The Celts: A Historyby Peter Berresford Ellis
By the third century B.C., at the height of their greatest expansion, the Celts had spread from their Rhineland home as far west as Ireland and east to Turkey's central plain, as far north as Belgium and south to Cadiz in Spain. They had crossed the Alps and defeated the armies of the Etruscan empire and had occupied Rome and invaded the Greek peninsula.
By the third century B.C., at the height of their greatest expansion, the Celts had spread from their Rhineland home as far west as Ireland and east to Turkey's central plain, as far north as Belgium and south to Cadiz in Spain. They had crossed the Alps and defeated the armies of the Etruscan empire and had occupied Rome and invaded the Greek peninsula. Formidable warriors armed with iron weapons, they would find their way to Egypt and into Queen Cleopatra's elite bodyguard. Tracking the progress of the Celts through the ancient world, this compelling history celebrates more than their warfare, for the Celts also developed agricultural techniques that even the Romans adopted. They cut the first roads through impenetrable European forests, displayed exuberant genius in their metalwork, monumental stone carvings, glassware, and jewelry, exerted influence on Greek philosophers and Roman surgeons, and made Irish the third literary language of Europe, after Latin and Greek. Bringing new material from anthropology and archaeology to this engaging illustrated survey, Ellis explores the remarkable achievements of a people who have survived three millennia, their heritors the Irish, Manx, Scots, Welsh, Cornish, and Bretons who speak a Celtic tongue to this day.
Meet the Author
and post it to your social network
Most Helpful Customer Reviews
See all customer reviews >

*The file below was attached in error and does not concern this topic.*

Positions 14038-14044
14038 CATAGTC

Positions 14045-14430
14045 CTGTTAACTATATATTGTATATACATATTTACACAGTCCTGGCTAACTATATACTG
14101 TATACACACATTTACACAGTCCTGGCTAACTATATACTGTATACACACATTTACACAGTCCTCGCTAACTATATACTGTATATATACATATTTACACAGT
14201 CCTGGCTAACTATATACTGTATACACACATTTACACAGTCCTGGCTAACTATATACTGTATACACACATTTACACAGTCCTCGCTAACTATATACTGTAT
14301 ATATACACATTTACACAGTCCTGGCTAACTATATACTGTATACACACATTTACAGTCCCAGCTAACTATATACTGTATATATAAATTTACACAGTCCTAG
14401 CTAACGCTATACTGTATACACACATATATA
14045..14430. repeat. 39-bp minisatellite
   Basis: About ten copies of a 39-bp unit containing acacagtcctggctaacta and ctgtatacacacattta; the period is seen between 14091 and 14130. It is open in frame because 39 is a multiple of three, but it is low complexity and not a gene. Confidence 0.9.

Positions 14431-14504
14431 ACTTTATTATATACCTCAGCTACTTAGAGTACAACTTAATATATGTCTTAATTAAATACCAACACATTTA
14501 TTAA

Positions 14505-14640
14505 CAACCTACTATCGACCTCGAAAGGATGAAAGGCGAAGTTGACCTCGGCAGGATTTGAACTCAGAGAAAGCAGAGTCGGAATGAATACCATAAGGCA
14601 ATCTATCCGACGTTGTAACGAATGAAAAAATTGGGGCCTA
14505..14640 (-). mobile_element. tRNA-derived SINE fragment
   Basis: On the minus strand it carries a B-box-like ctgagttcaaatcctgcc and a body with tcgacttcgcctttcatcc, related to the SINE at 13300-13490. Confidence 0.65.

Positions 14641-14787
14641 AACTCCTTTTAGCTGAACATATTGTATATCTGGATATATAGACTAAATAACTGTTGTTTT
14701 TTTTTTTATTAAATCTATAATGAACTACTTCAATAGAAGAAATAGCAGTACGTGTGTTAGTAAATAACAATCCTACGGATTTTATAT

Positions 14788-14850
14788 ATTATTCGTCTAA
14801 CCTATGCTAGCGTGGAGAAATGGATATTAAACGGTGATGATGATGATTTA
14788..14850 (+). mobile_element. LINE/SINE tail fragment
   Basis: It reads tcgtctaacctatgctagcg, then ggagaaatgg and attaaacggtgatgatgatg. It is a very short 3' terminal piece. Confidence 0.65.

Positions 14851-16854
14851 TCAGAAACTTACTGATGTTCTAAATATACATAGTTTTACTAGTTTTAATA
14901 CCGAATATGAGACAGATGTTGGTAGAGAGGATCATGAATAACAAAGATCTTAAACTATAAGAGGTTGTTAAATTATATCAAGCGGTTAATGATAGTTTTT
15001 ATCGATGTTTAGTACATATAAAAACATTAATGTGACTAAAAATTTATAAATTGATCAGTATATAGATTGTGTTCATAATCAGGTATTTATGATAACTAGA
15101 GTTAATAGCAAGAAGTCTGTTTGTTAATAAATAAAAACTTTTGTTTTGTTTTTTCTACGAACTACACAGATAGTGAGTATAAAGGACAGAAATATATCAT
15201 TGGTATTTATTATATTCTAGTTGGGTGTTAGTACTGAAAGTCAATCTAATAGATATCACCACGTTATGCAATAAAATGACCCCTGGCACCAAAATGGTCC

Peter Berresford Ellis. The Celts: A History, New York: Carrol & Graf Publishers, New York, 1998, 235 pgs. In his work, The Celts: A History, Peter Berresford Ellis conflates copious amounts of information in order to present Celtic history at an introductory level. Ellis educates his audience on multiple topics such as Celtic architecture and the roles of Celtic women, but at the same time stimulates a great amount of skepticism within the reader. Thus, while Mr. Ellis¿ book has many admirable aspects, it also contains some poor features as well. Ellis was born in Warwickshire, England on March 10, 1943. While in college, he acquired his honours BA and master¿s degree in Celtic studies, but decided to pursue a career in journalism instead of becoming a professional historian. He now contributes articles to the Irish Post and the Irish Democrat and has written over 30 books pertaining to Celtic history '2'. When one begins to read The Celts: A History, one immediately recognizes Mr. Ellis¿ extensive knowledge in etymology. Throughout his book, he repeatedly argues that the ancient Celtic languages correlate to Sanskrit. He uses plenty of examples of Celtic words and associates them with ancient Sanskrit through their close relation in spelling, with English script, and in their meanings. For example, in Sanskrit, the word raja translates to ¿king,¿ which corresponds to the same meaning the word rí has in Old Irish. Another great aspect of Mr. Ellis¿ book is his use of many ancient resources. As he provides a plethora of information on the Celts, he supports this data with sources such as Strabo, Pliny the Elder, Julius Caesar, and Cornelius Tacitus. He further engages the reader by providing a short biography on each of the resources he uses, noting how each of these ancient sources wrote history. In his section on Queen Boudeca, a former queen of the Iceni tribe in southeastern Britain, he cleverly quotes Cassius Dio and Cornelius Tacitus to support his arguments. Also, the author presents a broad history of the Celts and covers the multiple facets of this culture throughout his work. Mr. Ellis not only provides his audience with the glorious accounts of the Celtic kings and queens, but also includes the history of the lower class. During the book, one will find chapters on Celtic religion, cosmology, farming, mythology, and even medicine. Thus, the author accommodates the reader with an extensive amount of Celtic history. While The Celts: A History has numerous strengths as an introductory history, it falls short in some critical areas. In the first chapter, the author asserts the biased nature of Julius Caesar by stating ¿Julius Caesar, whose work is often quoted as a great authority to be accepted without argument, was, after all, a Roman soldier with political ambition a general who had set out to bring the entire Celtic world crushed under the heel of the Roman empire for his own political aggrandizement, '14'¿ but then quotes Caesar many times during his work. In particular, Mr. Ellis references Caesar when discussing the druids, a historical topic that has conjured up an extreme level of controversy amongst historians during the past. Since the druids advocated an oral society where history was handed down by word of mouth, the Celts committed little to writing, which explains why many historians cite Greek and Roman sources. Still, Mr. Ellis had the option to cite from many other sources other than the dogmatic Julius Caesar, but chose not to. Thus, the author seems to contradict himself by making Caesar a principal source in his book. Another flaw located throughout this book is the author¿s inability to properly cite sources. As one reads this book, one will notice the lack of footnotes. Every time Mr. Ellis quotes an ancient or modern source, he neither provides the page number nor the title of the book or document in which he selected the quote. In fact, during the chapter ti